"I've found no reports, from Fifa or anywhere else, prior to the December 2010 World Cup vote that raises the possibility that a winning 2022 Qatar bid might be held in January."
However, former Fifa lawyer Paolo Lombardi cautioned that any reform campaign would have its work cut out to bring out a change in the way Fifa is run.
"The most common mistake is to consider Fifa as some autocratic entity in its ivory tower up there on some hill in Zurich," Lombardi stated.
"Fifa is the international federation of football associations and would not exist without its member associations.
"Any reform must be approved by majority among the 208 associations, who have one vote each. No new football rule or amendment to Fifa's structure can be approved without the agreement of the associations.
"More often than not, major amendments have been approved following the proposal of a single association or a group of them.
"Any reform whatsoever must therefore come from the associations members of Fifa."
British lawyer Guy Thomas suggested that an alternative solution to deal with the corruption allegations that have dogged Fifa might be to bring in an external investigator.
"While I agree that institutional change to Fifa is only likely to come from within via the votes of national associations, the pressure to change can be maintained by 'outsiders'," Thomas reflected.
"To achieve this, campaigners need to widen their approach to as many national associations as possible.
"When will international football face a thorough investigation by an investigating magistrate or prosecutor? Where is Football's Baltasar Garzon?"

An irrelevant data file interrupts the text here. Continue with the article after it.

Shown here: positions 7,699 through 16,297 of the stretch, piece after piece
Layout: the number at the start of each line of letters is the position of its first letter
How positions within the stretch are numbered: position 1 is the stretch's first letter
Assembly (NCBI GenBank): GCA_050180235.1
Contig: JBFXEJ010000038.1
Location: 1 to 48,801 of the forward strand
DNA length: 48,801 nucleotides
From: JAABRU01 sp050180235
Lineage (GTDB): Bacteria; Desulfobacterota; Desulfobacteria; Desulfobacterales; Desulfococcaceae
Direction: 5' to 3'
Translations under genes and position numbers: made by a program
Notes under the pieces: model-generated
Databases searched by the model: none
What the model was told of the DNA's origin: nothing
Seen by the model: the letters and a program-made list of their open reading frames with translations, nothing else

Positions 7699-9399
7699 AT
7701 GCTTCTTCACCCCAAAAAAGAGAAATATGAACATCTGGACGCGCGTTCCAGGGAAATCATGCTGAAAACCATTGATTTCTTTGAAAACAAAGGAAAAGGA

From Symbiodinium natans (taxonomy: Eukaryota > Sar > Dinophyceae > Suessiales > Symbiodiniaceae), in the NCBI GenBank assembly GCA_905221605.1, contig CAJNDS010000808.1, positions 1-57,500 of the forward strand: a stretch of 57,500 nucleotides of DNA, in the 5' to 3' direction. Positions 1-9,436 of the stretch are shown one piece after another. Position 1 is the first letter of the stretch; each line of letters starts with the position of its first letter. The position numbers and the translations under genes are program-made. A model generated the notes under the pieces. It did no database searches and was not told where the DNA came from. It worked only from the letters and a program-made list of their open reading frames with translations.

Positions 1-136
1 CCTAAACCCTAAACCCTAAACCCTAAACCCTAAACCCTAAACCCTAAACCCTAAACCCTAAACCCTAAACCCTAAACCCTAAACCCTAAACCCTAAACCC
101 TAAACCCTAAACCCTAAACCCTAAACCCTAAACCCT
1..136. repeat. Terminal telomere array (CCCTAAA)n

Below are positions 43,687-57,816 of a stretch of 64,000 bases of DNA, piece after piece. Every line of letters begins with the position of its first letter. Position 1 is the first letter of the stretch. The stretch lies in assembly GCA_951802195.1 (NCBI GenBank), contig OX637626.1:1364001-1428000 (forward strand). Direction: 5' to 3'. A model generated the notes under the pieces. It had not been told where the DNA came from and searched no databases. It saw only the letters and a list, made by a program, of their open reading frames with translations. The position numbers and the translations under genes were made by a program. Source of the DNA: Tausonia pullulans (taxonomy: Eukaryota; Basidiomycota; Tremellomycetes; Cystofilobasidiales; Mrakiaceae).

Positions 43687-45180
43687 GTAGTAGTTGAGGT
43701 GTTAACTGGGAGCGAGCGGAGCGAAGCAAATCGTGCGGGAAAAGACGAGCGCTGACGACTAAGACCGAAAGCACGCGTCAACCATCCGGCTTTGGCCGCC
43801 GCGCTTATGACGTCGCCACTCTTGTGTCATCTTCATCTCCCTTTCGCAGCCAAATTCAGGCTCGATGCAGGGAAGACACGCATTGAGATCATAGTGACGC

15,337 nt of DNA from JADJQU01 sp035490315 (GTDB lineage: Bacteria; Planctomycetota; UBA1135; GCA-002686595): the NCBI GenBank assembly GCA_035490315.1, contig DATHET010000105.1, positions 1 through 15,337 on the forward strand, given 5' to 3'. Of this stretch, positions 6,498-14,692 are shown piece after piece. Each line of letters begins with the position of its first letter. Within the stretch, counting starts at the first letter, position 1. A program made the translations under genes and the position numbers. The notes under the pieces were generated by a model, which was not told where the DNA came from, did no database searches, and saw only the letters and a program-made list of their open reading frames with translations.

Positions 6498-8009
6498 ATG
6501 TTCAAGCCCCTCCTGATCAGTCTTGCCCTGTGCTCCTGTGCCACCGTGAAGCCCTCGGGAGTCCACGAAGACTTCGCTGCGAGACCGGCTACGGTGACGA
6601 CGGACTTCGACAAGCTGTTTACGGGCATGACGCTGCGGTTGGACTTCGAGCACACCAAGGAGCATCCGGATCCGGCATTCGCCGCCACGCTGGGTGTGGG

Spanish judge Garzon won international fame for his attempt in 1998 to extradite former Chilean dictator Augusto Pinochet for human rights abuses.
Schenk's blog also called on Fifa to bring about reform with its national football associations.
Schenk wrote: "The real challenge will be implementing the idea of anti-corruption within national federations.
"This will involve changing the culture within the football 'family', as Blatter likes to call it, to that of a modern, transparent and accountable administration on a global as well as on the national level."
On Wednesday, Bayern Munich president Uli Hoeness called on Europe's strongest football associations to press for reforms at Fifa.
"I think [Fifa president] Mr [Joseph] Blatter and the others responsible have to begin asking themselves whether it can carry on like this," Hoeness said.
"It's time for the strong federations from Germany, England, Spain or France to start to clean things up," Hoeness told German magazine Sport Bild.
"A change can only take place when the big federations say they've had enough."